Usain Bolt says athletes who dope must “stop or the sport will die” as he prepares to race for the final time in his illustrious career.
Bolt, an eight-time Olympic champion and icon of world sport, will retire after this month’s World Championships.
The Jamaican, 30, will run in the 100m and 4x100m at the Worlds, which begin in London on Friday.
“Hopefully athletes will see what’s going on and what they need to do to help the sport move forward,” he said.
Referring to the McLaren report, which uncovered evidence of a Russian state-sponsored doping programme, he added: “Personally I think we were at rock bottom. After the scandal on Russia I don’t think it gets any worse than that.
“Over the years we’re doing a better job, it’s getting clean and we’re catching up to a lot of athletes. There’s an understanding that if you cheat you will get caught. Over time the sport will get better.
“I said a couple of years ago it had to get really bad, when there’s nowhere else to go but up. Doping is always a bad thing and it’s never pleasant because you put in the hard work and the sport starts going forward and then you have other guys bringing it back, it’s hard.
“It’s going in the right direction so hopefully it will continue in that direction.”
The men’s World 100m final is on Saturday, 5 August, while the men’s 4x100m relay race – which will mark the end of Bolt’s career – is on the following Saturday.
Bolt has won 100m, 200m and 4x100m gold at the past three Olympic Games – Beijing 2008, London 2012 and Rio 2016.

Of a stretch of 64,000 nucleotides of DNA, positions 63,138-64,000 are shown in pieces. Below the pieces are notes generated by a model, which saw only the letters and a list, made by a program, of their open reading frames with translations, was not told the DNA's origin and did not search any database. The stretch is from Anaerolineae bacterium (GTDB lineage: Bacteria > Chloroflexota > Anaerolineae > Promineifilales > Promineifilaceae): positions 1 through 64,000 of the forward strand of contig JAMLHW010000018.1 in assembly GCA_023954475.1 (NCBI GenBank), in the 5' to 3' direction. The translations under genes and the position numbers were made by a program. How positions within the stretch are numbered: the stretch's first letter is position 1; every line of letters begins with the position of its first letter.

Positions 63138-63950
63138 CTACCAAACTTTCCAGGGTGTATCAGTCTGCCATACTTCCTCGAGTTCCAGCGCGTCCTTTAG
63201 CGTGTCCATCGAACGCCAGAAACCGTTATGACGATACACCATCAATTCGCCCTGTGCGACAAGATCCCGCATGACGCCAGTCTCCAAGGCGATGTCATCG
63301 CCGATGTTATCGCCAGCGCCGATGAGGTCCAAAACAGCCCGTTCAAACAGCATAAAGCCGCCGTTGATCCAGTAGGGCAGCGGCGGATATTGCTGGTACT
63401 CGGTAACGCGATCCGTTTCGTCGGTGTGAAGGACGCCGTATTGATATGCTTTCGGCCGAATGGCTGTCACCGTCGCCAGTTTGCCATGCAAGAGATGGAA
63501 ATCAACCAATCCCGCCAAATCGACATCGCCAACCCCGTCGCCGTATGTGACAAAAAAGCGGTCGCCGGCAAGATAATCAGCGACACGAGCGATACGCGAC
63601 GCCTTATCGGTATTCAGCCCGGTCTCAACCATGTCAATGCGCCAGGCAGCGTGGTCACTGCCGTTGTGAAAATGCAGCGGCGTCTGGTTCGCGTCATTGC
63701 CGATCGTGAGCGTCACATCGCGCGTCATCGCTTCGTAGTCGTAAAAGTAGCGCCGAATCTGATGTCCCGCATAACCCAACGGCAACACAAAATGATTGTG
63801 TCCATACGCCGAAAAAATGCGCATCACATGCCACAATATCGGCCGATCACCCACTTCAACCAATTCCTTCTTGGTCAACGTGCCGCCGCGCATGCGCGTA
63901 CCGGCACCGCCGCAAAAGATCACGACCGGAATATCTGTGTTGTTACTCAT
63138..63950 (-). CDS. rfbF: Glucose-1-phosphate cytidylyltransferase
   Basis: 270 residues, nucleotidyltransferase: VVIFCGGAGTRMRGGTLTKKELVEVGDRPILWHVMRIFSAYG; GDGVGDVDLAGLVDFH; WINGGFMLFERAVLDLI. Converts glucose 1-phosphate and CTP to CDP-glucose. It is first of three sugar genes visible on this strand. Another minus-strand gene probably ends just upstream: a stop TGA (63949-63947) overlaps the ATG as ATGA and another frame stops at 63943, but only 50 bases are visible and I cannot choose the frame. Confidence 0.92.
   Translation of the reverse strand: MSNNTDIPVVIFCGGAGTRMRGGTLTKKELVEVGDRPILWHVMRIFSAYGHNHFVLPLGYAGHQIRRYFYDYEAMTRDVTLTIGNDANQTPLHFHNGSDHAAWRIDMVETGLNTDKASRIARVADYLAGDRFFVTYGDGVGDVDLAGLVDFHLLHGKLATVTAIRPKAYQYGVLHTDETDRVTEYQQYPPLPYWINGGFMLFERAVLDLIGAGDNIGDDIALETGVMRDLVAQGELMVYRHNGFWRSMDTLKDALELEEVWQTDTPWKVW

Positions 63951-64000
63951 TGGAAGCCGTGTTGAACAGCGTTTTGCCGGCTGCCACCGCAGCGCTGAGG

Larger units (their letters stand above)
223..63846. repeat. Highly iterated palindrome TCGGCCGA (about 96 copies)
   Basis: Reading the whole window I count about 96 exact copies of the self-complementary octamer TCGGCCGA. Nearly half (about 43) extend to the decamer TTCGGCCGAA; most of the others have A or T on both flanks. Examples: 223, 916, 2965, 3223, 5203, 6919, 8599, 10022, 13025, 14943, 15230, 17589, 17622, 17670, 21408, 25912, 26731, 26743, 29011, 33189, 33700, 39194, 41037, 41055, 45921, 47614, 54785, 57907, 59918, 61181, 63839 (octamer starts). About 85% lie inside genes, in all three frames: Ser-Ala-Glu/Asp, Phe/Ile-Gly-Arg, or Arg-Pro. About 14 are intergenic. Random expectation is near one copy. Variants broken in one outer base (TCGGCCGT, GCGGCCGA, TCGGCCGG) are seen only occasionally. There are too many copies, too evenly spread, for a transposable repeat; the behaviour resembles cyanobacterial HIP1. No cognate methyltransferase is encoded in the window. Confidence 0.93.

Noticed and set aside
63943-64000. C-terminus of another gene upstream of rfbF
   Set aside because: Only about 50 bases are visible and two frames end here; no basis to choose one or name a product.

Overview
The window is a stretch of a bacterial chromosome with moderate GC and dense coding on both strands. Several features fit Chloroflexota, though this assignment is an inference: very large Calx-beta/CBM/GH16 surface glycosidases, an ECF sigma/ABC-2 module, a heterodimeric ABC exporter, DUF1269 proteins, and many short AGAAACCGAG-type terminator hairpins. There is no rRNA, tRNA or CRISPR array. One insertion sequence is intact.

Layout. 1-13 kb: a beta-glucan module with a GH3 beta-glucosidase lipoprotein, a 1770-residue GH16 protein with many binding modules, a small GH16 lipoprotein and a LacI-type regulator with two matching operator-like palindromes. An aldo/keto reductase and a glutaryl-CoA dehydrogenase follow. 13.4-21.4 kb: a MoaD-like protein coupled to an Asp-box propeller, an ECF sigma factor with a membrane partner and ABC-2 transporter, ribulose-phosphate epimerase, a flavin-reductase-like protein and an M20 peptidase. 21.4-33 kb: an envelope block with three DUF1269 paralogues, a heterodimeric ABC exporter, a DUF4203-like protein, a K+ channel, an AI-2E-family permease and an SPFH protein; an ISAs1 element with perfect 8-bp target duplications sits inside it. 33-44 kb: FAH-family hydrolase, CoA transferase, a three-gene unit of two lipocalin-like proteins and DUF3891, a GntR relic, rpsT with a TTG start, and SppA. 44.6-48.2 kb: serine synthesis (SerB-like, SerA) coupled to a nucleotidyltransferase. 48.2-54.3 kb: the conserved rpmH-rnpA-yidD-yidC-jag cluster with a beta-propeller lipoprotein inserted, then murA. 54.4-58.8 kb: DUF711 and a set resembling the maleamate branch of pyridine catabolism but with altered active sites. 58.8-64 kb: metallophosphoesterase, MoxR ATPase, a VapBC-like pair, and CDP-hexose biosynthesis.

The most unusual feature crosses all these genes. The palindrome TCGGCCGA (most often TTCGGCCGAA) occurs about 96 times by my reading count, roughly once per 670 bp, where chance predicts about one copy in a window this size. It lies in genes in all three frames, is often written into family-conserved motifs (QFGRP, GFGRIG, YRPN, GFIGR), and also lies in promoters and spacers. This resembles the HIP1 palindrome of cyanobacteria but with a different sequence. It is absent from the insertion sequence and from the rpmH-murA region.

However, his unprecedented ‘triple triple’ of nine gold medals was downgraded to eight after Jamaican team-mate Nesta Carter, who was part of the quartet that won the 4x100m in Beijing, tested positive for a banned substance.
Nevertheless, Bolt’s exploits remain unprecedented and he also holds the world record in the 100m (9.58 seconds) and 200m (19.19).
Asked if he still believes he is the fastest in the world, the Jamaican replied: “Yeah, without a doubt.
“The last race I ran was a 9.95, so that shows I am going in the right direction. After the two rounds leading up to the 100m final, which always help me, it’s all about who keeps their nerve.
“I have been here many times. I know I am ready.”
Asked in an interview with BBC Sport whether he believes his world records will be broken, he replied: “I hope they’re not. No athlete would ever wish for that – I want to brag to my kids when they’re in their 20s: ‘See, I’m still the best!
“There is no-one around now, in this era, who can do it. No. Maybe in a couple of years, 10 years, but my records are safe for now.”
– Source : BBC